Near the car house to the left facing Caloocan is a large walled-in cemetery. (Manila is pre-eminently a city of cemeteries.) Owens & I entered the gate. Behold a crowd of 500 or more Filipino refugees, homeless & friendless, principally old men, women & children. Three elderly men approached us when we entered. They took their hats ogg & were very obsequious. Begged the privilege of going into town. Was advised to remain in the cemetery till tomorrow. One showed us a pass and an American Cedula –just taken out– the last day or two.
Turned homeward. Overtook Harper. Tried to get some hospital men halted in a cross road with an ambulance to pick up the two wounded Filipinos. They did not care to bother with them.
Continued our way home. In front of a well built house Spanish style we found a barricade of concrete blocks & such piles of empty catridge shells that we we concluded a determined stand had been made at this point. Pushing thro’ an open basement door, the entrance room was piled & littered with a confused mass of furniture, bedding, dresses, tools, pictures, papers etc, etc., near the door inside was a puddle of mud & blood. Stepping on beds, dresses etc. we entered. Saw a young man –Filipino– lying on his back almost hid in the debris. Back of him in another –the back-room lay a frail delicate looking young man, on a table cold in death. (War is terrible). He appeared anything but a fighting man. I pitied him. Fishing out a bead-stead-bamboo- for a litter, & securing a piece of matting & a woman’s dress to cover his wound the furniture was cleared away to the front door. Just then 2 Filipino men –non combattants, a boy & several women & children came up with their baggage & babies. I ordered the men to put down their stuff & enter the house. They were made to lift the wounded Filipino on the bed & carry him about 3/4 of a mile. The load was heavy. Meeting another Filipino boy pressed him into service, & lugged the man to Lemere street to C. company’s (13th Minn.) quarters. Just then a physician rode up. Alighting he took out his knife ripped the shirt off the back of the Filipino, & dressed his wound. A bullet entered near his shoulder & came out of his back.
Asked the man when we first found him if he wanted some water. No, wanted a cigarette. Wouldn’t give it to him. While caring for the man who couldn’t speak Spanish, one of the Filipinos asked him for us in Tagalog what he would like to have. Replied he would like to have a gun to shoot us. “Malo umbra!” –bad man.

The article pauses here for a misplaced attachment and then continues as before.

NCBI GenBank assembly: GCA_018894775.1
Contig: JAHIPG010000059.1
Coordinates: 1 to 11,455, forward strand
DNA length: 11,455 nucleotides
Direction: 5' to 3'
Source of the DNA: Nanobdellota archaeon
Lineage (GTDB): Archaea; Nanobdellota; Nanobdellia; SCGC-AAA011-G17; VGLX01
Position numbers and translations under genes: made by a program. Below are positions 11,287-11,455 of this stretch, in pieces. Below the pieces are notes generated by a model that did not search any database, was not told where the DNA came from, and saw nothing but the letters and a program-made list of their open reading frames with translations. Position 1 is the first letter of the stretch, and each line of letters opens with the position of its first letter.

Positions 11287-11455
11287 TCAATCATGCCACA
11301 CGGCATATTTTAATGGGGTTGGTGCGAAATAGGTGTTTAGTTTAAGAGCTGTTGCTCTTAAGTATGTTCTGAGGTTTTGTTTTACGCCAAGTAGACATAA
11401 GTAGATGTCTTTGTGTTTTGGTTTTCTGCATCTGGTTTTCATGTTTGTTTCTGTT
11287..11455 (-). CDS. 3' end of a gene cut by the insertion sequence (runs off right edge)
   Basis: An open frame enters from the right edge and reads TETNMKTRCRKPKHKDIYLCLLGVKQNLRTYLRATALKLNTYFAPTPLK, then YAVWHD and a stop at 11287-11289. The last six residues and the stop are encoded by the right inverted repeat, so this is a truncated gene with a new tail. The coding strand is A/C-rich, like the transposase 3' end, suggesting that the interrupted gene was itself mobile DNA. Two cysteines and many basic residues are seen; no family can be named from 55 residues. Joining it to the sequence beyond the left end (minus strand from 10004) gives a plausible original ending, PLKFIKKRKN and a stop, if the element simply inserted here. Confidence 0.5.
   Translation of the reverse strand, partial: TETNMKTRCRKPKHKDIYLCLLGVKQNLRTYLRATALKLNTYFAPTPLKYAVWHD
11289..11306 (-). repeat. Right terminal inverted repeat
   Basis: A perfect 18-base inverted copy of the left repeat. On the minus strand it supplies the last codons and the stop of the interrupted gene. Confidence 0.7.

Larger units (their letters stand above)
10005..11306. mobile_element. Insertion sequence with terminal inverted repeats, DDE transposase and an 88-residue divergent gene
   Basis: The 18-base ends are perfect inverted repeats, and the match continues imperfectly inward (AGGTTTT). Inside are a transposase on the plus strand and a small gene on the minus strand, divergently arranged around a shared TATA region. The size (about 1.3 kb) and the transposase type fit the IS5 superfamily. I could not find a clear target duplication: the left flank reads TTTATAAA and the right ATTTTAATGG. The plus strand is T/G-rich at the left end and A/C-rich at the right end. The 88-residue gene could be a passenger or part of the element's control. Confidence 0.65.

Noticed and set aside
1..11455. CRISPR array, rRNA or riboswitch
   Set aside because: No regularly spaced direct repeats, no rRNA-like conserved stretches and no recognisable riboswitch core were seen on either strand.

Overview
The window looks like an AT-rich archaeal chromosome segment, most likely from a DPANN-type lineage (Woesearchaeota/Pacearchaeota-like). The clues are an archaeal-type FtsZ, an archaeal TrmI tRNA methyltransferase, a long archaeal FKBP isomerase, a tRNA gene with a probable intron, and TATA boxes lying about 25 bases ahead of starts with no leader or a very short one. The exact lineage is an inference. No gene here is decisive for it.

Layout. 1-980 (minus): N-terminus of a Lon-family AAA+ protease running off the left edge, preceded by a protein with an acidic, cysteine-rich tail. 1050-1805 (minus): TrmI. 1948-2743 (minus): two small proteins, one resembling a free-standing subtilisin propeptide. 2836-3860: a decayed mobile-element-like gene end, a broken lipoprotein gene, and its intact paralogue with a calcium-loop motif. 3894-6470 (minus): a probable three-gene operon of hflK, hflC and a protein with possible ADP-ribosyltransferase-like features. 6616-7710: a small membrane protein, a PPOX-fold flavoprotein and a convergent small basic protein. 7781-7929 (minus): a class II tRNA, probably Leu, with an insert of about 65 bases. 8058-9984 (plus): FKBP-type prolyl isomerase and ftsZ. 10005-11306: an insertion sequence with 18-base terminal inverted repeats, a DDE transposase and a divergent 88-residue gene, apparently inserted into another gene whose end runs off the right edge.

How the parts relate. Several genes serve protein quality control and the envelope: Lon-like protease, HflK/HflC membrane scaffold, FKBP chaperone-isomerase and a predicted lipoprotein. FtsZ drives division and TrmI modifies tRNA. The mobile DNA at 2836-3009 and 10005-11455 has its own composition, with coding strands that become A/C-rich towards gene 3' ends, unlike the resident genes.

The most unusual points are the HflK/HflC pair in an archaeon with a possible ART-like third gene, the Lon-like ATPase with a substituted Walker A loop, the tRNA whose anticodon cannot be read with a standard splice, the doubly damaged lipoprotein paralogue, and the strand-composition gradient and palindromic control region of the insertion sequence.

We stopped on the road at Tondo Catholic church & asked to leave him there. The men (13th Minnesota men) said no. Said last night when they were holding the church, the heat was so great they were compelled to cover their faces with wet handkerchiefs.
Near the church we overtook a barouche which 2 men –whites– were hauling in place of a horse –it was loaded with fine Spanish books, artistic vases & other articles. Suppose they looted a house.
Met a 13th Minnesota soldier –a Salvationist– returning from the front with a Mauser rifle in his hand. Quite a number of soldiers captured Mausers, Remingtons & other arms.
A private of the 23d U.S. Regulars gave me a machete, quite a good one. How the natives got their arms & how they slipped in past our lines –a hundred or two– mystifies me. Probably they were largely reinforced by the natives of this burnt-Tondo district. A remarkable feature of it was that the fight of last night & today took place behind one battle line, which lay between 2 forces.
Getting back home Rev. & Mrs. Owens & myself went down to the Escolta to buy groceries. Almost all the stores were closed. A poster was up requesting civilians to remain indoors after 7 p.m.
I am hungry. For dinner had 1/2 of a cold mince pie & lemonade; for supper 1/2 mince pie & a cup of cocoa. Have a beautiful moonlight night. All is quiet save the crackling of burning houses in the distance.
God providence was over our forces; glory to His dear name.
Englishmen –I think officers from British war vessels in port were in evidence out at the front; Spanish prisoners –officers & privates were allowed to go to the verge of the burnt district where the fighting & burning was in progress all day.